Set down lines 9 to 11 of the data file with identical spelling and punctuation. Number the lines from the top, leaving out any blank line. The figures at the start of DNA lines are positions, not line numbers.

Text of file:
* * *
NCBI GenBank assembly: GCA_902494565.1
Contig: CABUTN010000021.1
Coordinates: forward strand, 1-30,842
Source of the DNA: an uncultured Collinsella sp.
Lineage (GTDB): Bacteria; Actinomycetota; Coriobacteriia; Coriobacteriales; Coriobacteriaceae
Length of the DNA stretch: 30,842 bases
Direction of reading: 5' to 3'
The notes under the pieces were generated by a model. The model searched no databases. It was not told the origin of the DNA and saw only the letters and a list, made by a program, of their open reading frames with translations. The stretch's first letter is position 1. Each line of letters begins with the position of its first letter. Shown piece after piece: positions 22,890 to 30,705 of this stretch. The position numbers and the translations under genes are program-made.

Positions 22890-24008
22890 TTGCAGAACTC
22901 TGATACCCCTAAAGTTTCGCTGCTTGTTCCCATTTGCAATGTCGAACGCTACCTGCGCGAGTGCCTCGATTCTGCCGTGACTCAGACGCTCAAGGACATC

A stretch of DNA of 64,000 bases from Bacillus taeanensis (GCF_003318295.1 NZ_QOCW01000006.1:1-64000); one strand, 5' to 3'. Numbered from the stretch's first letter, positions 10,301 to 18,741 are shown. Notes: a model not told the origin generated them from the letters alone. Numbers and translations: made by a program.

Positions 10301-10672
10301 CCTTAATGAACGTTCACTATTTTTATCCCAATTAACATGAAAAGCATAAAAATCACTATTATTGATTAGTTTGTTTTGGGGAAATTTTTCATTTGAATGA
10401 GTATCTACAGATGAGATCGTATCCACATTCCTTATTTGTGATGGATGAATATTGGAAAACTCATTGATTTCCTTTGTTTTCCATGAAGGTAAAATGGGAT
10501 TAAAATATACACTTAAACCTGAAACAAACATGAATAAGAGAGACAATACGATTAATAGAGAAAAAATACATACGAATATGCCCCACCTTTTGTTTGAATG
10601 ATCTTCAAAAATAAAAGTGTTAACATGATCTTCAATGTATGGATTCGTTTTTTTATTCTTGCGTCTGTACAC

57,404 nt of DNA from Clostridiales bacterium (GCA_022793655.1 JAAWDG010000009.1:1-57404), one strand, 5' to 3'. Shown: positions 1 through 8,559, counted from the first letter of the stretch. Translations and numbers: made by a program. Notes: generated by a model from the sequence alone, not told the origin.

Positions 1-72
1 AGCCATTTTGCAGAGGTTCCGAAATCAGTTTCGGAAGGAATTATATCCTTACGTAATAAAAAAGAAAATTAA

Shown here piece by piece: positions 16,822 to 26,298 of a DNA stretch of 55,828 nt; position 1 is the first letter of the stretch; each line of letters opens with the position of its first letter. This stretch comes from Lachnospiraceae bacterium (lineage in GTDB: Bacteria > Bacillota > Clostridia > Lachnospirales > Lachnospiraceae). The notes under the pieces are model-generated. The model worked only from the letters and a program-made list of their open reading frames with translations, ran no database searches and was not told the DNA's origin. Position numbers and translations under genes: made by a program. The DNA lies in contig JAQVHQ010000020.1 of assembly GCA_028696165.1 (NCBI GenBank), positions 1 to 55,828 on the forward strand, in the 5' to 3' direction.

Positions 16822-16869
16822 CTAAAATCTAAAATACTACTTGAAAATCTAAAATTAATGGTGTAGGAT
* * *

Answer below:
Positions 22890-24008
22890 TTGCAGAACTC
22901 TGATACCCCTAAAGTTTCGCTGCTTGTTCCCATTTGCAATGTCGAACGCTACCTGCGCGAGTGCCTCGATTCTGCCGTGACTCAGACGCTCAAGGACATC